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Housing fightback helps drive 2014 growth forecasts

Construction output is set to grow by more than 4 per cent this year as housing continues to gain strength, according to new Experian and Hewes & Associates forecasts.

Experian has slightly upgraded its forecasts from those published in the winter, with the expectation for construction output to now grow at 4.5 per cent this year and 4.7 per cent next year. Growth in output is then forecast to slow, to a 3 per cent rise in 2016.

Experian’s head of construction futures James Hastings said the main change to the forecasts is within housing, particularly on the public side, after noting the strength of new orders growth.

“It was perhaps a bit stronger than expected – we expected [orders for public housing] to tail off in Q4 but they were at the same high levels as Q2 and Q3. We believe this signals that social housing providers have been successful in securing finance from elsewhere [other than the public purse].”

The firm’s private housing forecasts remain unchanged from winter save a slight upgrade to 2016, to 5 per cent growth in acknowledgement of the announcement in the 2014.  

Mr Hastings said that Experian’s 10 per cent growth forecast for infrastructure this year was “largely predicated on Hinkley Point C’s main works starting in the second half of the year”. The roads sub-sector is also set for solid growth over the forecast period to 2016, he added, owing to the pipeline of major works nationally.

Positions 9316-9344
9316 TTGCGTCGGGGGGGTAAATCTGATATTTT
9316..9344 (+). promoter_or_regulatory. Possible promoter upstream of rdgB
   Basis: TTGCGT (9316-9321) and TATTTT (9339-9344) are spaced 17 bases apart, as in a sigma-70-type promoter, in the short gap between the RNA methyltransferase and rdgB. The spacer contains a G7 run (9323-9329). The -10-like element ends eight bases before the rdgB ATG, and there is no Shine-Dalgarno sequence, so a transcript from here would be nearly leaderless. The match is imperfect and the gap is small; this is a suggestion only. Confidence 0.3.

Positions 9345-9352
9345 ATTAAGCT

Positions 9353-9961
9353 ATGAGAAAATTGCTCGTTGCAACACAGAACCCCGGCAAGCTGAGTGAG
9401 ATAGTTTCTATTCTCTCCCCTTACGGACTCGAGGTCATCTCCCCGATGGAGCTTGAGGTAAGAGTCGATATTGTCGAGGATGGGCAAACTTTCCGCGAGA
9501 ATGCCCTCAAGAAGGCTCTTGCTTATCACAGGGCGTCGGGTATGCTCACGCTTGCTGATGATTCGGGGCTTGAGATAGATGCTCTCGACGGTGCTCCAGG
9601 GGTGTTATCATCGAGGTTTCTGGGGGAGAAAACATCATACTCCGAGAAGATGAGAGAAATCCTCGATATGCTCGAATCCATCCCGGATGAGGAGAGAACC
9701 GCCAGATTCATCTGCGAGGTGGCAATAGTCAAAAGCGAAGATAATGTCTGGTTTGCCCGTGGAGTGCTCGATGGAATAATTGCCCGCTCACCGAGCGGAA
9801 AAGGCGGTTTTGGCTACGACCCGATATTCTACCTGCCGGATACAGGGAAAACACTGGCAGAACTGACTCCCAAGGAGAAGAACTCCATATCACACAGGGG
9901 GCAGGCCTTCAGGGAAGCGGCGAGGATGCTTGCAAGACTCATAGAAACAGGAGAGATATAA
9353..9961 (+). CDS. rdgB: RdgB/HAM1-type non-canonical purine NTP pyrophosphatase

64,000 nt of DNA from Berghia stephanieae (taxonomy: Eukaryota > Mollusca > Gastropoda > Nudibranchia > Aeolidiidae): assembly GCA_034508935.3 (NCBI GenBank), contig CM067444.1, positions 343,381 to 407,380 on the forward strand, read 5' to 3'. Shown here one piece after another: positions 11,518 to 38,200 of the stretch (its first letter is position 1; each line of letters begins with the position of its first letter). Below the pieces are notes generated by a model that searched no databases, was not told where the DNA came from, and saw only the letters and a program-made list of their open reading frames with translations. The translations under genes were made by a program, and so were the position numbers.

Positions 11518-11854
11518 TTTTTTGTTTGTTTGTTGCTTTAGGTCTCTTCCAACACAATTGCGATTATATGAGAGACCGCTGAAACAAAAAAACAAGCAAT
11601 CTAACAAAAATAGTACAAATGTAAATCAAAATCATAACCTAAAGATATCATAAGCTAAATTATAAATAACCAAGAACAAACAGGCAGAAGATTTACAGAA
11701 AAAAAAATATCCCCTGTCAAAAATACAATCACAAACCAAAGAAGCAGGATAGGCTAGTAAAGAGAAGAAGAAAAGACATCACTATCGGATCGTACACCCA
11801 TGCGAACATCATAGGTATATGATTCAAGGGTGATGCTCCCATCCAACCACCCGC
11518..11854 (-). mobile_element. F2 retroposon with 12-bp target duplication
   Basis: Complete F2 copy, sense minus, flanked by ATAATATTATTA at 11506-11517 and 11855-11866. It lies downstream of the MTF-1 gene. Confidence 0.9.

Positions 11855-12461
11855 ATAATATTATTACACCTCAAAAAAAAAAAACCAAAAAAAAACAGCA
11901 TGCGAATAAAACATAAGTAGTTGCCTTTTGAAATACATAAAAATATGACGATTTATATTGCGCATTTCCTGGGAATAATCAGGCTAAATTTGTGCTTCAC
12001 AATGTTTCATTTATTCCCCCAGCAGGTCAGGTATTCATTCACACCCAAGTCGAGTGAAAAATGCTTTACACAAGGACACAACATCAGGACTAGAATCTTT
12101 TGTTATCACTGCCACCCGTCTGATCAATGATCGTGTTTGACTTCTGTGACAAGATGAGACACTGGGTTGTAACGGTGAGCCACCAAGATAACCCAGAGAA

Infrastructure is then forecast to grow by 9 per cent in 2015 and 3 per cent in 2016.

Meanwhile Hewes & Associates forecasts construction output volume to rise by 4.2 per cent this year, before slowing in growth to 0.8 per cent in 2015 and 0.4 per cent in 2016.

Private housing has a strong 13 per cent growth forecast for this year, while public housing is expected to see a 6.8 per cent uplift, before slowing to 3.2 per cent next and 2.4 per cent in 2016.

Hewes & Associates founder Martin Hewes said he did not expect the housing sector to keep growing at the strong rates we have seen.

In contrast to Experian, the Hewes & Associates forecast does not account for Hinkley works starting before the end of 2016. “We still don’t think work on Hinkley will start until much later on,” Mr Hewes said, with the forecast for infrastructure at 2.4 per cent growth in 2014 and 1.2 per cent in 2015.

“Electricity and roads are both forecast to grow by around nine to 10 per cent over,” he added.

He is less optimistic about the commercial sector’s prospects, with the sector forecast to decline by 0.8 per cent in 2015, though offices is still set for growth, though largely in London. “We looked at offices outside London – while there is a decline in good quality space, the confidence and developer interest isn’t quite there,” he said.

Earlier this week, the Construction Products Association upgraded its forecast for output growth to 4.5 per cent in 2014, up from 3.4 per cent when it published its previous forecasts in January.

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